Keep our children safe, but don’t curtail their freedom
PETA KROST MAUNDER
Now, I don’t know the devastated family of Enoch Mpianzi, but my heart goes out to them. As a parent, this tragedy strikes fear in our hearts. Our children are everything to us. And they must go out and challenge themselves. They most certainly must participate in school camps, as well as Jewish youth camps. It’s important for them, and develops their independence.
However, I know every time I’m faced with one of those “indemnity forms”, I can’t help but wonder why I’m signing something that feels to me like a reduction in the responsibility of those standing in for me as parent. I sign them only because I don’t want my children to miss out. We all do.
We certainly don’t want our children to be the ones who get sidelined because of our fears. And so, we hand our children over, and pray that the people we send them with will take care of them like we would.
And, our children generally come home after having had an amazing time, and we move on.
But it takes what happened to Enoch Mpianzi to shake every one of us to the core, and make us rethink how we do things.
In our story on page 3, we ask the schools what they have learnt from this horrific incident, and what our rights as parents are.
The question is whether this is going to change how we deal with sending our children off to camp. Are we going to curtail their movements even more? I say “even more” because our children have far less freedom than we had when we were young.
Physical freedom for our children and teenagers has been curtailed more and more over the years. Today, our children are almost prisoners behind the high walls of our homes. They have so much freedom online, and have contact with the cyber world, but not genuine physical freedom.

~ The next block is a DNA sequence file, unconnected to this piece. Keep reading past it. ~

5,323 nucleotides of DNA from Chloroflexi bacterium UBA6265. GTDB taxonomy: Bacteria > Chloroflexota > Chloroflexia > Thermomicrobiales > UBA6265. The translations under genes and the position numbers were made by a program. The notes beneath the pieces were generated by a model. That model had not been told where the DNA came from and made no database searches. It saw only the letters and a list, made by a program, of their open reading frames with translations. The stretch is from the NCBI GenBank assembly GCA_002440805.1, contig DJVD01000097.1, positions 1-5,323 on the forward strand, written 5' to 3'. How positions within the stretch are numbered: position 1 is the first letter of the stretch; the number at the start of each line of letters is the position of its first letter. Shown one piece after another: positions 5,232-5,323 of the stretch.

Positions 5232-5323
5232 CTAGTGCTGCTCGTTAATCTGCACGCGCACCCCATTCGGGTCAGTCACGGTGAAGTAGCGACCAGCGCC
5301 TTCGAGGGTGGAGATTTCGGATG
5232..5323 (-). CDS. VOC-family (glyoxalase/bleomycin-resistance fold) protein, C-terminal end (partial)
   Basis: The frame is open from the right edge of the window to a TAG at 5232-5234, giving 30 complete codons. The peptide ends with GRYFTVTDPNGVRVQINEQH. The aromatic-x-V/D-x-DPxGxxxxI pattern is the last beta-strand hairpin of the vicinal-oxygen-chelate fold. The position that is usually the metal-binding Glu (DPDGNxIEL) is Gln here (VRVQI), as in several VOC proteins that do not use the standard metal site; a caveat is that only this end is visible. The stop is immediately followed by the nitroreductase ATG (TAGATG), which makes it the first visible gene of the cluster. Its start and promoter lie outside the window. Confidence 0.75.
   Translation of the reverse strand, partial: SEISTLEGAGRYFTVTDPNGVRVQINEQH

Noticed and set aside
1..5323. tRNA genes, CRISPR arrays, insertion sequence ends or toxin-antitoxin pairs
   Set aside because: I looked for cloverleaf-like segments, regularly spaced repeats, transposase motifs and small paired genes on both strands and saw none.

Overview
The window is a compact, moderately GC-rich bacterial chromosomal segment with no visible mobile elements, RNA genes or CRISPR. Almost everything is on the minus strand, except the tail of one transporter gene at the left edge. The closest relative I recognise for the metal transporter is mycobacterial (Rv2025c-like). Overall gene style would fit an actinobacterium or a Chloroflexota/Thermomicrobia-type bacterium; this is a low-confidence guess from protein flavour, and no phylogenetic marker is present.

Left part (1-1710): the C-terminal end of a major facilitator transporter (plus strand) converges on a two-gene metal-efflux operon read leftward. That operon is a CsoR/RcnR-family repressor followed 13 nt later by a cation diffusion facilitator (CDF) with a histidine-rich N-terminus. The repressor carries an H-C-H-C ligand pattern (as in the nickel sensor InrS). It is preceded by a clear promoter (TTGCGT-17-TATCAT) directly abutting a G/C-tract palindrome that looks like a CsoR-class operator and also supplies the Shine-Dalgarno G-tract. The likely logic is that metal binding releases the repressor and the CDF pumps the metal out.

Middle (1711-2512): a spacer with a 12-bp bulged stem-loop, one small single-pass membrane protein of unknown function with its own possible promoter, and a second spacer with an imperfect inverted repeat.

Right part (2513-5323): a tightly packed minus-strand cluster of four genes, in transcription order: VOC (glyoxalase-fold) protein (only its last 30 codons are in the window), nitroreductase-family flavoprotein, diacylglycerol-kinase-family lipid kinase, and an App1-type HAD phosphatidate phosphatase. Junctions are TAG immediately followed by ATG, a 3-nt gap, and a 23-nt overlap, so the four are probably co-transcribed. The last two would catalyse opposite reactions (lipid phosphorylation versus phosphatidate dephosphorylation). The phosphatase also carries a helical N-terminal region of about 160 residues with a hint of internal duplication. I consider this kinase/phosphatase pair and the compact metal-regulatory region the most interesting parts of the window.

And now, after this tragedy, I bet so many of us are wondering if we should allow our children to go to these camps where we have no control. I have had those thoughts too.
Only, we can’t stop our children from being children. They need to grow, develop, challenge themselves, and others. They sometimes need to take risks – or so my husband tells me. We certainly did.
We need to be strong, and make sure that we know that the schools concerned have thoroughly checked out the camps and have taken every single precaution to protect our children. We need to know they don’t take this lightly. Mostly, I think, our community errs on the side of over-protection rather than under-protection, but I’m relieved about that.
I do hope that we all learn from our shock so that Enoch Mpianzi has not died in vain. But, let’s not make this a lesson that cuts the wings off our children. Let it make us better parents and educators.
Considering the issue of curtailing freedom, this Sunday marks the 75th anniversary of the liberation of Auschwitz-Birkenau.
For this reason, we led this edition of the SA Jewish Report with a story that brings the Holocaust home to us. The story of Hitler’s typewriter finding a home in the Johannesburg Holocaust & Genocide Centre does just that. The fact that this typewriter was brought to South Africa, has been here for all these years, and is eventually going to be put to good use, says it all. It will help to teach people about horrors of the Holocaust. It will help to keep the flame alive of the six million Jewish people who perished.
In this same week, we lost Mordechai Perlov, who was a valiant survivor, and spent the latter part of his life pursuing the mission of telling the world of his and other Jews’ horrific experiences.
I’m so grateful that in the past year, we were able to write about Perlov’s story, and about the book which documents his life. Just last week, we ran a story about the fact that a documentary film about his life had just been released.
He succeeded in his mission, and now the book and documentary will continue his work.
A few people have asked why we keep telling Holocaust survivors’ stories and other stories that date back more than 75 years. Our answer is quite simple: lest we forget!
In the case of the survivors, they aren’t young anymore, and we need to make sure that we hear and document their stories. It’s important for us to know what happened and, even more important for our children to know.
We need to do what we can to make sure young Jews understand what the Holocaust really meant, and what really happened to our people.
This week, I heard about a group in Israel who are encouraging youngsters to have their family members’ numbers tattooed on their own arms to keep their memory alive.
I find this distasteful at best. There have to be better ways to do this, but I understand the sentiment. We need to ensure that we never forget!